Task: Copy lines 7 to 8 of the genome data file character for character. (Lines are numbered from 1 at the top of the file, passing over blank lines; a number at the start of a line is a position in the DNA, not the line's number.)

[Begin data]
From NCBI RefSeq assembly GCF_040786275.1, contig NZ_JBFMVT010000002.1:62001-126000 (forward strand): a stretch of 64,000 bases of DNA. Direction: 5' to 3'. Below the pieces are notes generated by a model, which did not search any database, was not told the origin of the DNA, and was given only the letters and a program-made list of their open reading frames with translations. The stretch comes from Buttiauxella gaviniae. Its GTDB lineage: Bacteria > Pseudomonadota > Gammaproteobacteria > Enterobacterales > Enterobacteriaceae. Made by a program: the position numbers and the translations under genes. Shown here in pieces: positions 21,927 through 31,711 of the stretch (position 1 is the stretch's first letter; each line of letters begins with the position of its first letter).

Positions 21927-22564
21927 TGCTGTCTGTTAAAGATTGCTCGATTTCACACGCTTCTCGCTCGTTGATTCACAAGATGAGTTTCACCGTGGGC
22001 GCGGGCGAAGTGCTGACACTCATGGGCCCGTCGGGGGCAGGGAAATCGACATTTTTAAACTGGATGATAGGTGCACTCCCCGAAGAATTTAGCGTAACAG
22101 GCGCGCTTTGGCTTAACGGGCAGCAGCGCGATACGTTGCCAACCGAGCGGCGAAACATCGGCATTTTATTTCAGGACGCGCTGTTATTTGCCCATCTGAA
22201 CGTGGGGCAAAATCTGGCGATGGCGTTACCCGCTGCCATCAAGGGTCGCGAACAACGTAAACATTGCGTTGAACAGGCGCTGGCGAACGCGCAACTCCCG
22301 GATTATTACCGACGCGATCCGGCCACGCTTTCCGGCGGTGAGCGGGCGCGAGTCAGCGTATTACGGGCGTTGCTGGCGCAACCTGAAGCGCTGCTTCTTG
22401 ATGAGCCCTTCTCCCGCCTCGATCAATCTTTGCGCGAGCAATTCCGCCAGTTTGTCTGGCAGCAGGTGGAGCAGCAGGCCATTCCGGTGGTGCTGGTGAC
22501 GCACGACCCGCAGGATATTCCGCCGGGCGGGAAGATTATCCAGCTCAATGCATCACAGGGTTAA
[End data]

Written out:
22301 GATTATTACCGACGCGATCCGGCCACGCTTTCCGGCGGTGAGCGGGCGCGAGTCAGCGTATTACGGGCGTTGCTGGCGCAACCTGAAGCGCTGCTTCTTG
22401 ATGAGCCCTTCTCCCGCCTCGATCAATCTTTGCGCGAGCAATTCCGCCAGTTTGTCTGGCAGCAGGTGGAGCAGCAGGCCATTCCGGTGGTGCTGGTGAC